April 8, 2020

Effectively Utilizing Video Collaboration to Boost Remote Work Efficiency

Being agile is critical at all times, and ensuring your team’s remote capabilities match that desired agility and allow for a smooth transition to home work and other remote situations without productivity loss is the most important aspect of ensuring that flexibility.

While there are many aspects to a successful remote-work plan of action, your video capabilities will likely form the backbone of these remote initiatives.

Electrosonic is committed to providing best practices and beneficial support not only to our clients and partners, but across the industry. Through proper setups, attention to detail and effective collaboration, we can all remain flexible, efficient and productive during this uncertain time.

Let’s take a look at some helpful tips for getting the most out of your remote video collaboration.


Initial Considerations and Setup

To drive the actual meetings and videoconferencing you’ll likely be engaging in over the weeks and months to come, it’s critical to first ensure you’re set up for success from an infrastructure, network and equipment perspective.

As you prepare for effective and on-demand video collaboration, consider:

  • Whether you have adequate coverage:
    In many homes, WiFi is the only option for connection. You can leverage a wired connection when possible, but it’s likely you’ll leverage your home’s WiFi network to collaborate. It seems simple, but, if this is the case for you, ensure you have an adequate connection by checking the number of bars on your computer’s network indicator. If you’re lagging behind the strength you require, consider adding a WiFi repeater to help boost a weak signal.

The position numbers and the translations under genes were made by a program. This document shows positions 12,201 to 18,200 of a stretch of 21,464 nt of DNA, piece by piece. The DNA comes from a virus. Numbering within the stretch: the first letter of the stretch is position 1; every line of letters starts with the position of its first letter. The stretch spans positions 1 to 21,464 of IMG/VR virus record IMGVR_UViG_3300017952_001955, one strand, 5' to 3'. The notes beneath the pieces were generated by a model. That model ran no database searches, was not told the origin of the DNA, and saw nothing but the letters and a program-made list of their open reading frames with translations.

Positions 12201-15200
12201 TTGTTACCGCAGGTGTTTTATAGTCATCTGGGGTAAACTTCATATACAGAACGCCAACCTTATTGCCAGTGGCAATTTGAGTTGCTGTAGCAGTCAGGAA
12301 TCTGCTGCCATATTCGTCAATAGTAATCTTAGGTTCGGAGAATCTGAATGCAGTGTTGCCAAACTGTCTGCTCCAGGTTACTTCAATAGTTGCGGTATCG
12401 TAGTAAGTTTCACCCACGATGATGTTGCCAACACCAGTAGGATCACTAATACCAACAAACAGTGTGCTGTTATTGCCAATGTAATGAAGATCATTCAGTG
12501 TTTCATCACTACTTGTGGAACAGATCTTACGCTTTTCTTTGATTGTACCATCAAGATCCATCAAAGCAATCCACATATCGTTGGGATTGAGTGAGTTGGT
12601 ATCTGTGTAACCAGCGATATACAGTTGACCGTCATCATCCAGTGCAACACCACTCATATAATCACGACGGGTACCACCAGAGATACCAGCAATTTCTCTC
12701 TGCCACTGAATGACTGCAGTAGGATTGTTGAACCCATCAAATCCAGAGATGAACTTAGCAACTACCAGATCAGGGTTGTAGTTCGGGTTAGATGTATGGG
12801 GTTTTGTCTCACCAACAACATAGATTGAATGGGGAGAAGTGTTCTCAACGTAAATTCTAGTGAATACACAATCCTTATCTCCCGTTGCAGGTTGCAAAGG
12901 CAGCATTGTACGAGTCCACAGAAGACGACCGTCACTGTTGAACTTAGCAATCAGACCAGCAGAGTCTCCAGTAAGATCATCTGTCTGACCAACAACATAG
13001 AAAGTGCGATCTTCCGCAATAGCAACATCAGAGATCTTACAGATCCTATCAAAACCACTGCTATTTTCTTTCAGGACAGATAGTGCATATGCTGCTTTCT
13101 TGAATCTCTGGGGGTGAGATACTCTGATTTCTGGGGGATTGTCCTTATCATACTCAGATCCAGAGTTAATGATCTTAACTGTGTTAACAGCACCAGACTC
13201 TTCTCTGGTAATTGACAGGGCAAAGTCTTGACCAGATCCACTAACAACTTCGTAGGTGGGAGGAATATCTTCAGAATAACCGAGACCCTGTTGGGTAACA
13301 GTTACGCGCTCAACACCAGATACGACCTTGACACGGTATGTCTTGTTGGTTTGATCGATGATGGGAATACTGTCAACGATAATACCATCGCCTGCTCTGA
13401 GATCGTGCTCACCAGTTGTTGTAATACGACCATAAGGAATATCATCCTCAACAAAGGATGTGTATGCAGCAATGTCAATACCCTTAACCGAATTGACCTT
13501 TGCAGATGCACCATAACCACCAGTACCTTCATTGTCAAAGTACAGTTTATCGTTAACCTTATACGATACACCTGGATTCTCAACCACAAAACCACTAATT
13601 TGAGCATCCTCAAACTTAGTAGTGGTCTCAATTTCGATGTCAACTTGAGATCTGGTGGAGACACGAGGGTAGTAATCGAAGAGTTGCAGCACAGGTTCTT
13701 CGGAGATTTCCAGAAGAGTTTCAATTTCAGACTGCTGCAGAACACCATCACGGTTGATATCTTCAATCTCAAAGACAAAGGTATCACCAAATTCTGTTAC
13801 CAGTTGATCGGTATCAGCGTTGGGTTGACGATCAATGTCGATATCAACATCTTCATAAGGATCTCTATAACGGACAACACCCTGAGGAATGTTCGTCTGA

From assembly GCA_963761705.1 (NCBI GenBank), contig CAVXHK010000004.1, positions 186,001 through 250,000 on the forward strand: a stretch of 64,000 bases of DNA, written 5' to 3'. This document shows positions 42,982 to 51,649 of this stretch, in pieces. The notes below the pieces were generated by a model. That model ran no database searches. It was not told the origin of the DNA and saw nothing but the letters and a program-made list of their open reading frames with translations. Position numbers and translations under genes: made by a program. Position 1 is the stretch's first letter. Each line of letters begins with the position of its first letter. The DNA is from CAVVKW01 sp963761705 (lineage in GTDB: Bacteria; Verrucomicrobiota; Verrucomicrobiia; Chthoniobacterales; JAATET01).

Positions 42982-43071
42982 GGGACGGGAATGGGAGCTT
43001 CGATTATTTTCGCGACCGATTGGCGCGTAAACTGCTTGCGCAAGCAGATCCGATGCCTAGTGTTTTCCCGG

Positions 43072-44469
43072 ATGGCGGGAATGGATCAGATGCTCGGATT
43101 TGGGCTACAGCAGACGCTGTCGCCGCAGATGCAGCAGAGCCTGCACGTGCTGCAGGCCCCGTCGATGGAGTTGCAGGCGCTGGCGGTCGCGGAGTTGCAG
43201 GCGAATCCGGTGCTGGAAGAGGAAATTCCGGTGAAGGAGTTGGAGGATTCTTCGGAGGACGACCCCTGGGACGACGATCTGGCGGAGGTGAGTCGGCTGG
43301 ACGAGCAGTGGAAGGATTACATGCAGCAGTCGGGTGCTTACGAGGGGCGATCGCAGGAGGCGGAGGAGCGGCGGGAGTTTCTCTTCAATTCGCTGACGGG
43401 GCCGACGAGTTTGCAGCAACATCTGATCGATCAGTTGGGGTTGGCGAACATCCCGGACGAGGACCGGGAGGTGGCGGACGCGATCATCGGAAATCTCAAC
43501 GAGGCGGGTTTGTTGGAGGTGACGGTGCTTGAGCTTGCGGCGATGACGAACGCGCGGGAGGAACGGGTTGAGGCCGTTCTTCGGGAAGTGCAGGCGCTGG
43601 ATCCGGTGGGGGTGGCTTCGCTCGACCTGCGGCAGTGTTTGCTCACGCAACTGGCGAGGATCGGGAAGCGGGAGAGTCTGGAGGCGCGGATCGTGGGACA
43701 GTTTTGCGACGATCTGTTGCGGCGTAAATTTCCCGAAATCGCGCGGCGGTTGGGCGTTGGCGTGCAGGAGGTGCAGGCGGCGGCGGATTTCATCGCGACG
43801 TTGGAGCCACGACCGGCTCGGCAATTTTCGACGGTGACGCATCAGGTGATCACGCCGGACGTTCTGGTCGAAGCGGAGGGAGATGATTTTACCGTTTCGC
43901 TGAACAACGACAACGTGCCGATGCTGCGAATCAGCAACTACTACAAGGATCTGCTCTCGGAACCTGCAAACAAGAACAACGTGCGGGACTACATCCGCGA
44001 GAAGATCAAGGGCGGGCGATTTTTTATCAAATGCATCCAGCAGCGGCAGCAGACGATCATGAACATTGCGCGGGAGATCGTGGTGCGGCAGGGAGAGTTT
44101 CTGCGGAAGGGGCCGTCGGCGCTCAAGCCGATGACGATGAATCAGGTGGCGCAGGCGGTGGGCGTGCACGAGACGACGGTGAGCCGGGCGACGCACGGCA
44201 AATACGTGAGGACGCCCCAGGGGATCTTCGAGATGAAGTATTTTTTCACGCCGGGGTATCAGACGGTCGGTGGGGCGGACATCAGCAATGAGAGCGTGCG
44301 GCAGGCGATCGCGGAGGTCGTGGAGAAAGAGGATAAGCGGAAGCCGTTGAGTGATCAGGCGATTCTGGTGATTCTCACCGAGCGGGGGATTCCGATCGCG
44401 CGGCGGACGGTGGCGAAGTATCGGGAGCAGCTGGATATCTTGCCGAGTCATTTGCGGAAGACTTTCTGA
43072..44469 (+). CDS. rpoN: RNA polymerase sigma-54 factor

• The environment you’ll be working in:
    It’s helpful to set up an environment that’s separate from other high-traffic areas of your home. While this isn’t always possible, separating your “home life” and “work life,” even when they’re temporarily occurring in the same space, can make you more productive and avoid overlap that can lead to burnout. In addition, be aware of technical considerations – how close to a power source are you? Can you leverage a wired connection? How quiet is the space? Are there other devices, such as microwaves, that can interfere with WiFi signals? Being proactive can allow for increased focus where it matters – on the actual collaboration – down the line.

  • Strategies to address challenges that arise:
    If you live with others, put a plan in place for bandwidth issues that might arise. For example, your kids might be home from school and be dying to binge that Netflix show, but striking a compromise where you section off time you’re scheduled to have critical calls in exchange for more usage at another time can ensure you’re prepared and everyone is happy. You should also familiarize yourself with key troubleshooting techniques, both for your computer in general and for specific platforms, to ensure you’re agile if you get that dreaded crash or slowdown scenario at a key moment.

  • How familiar you are with your tools: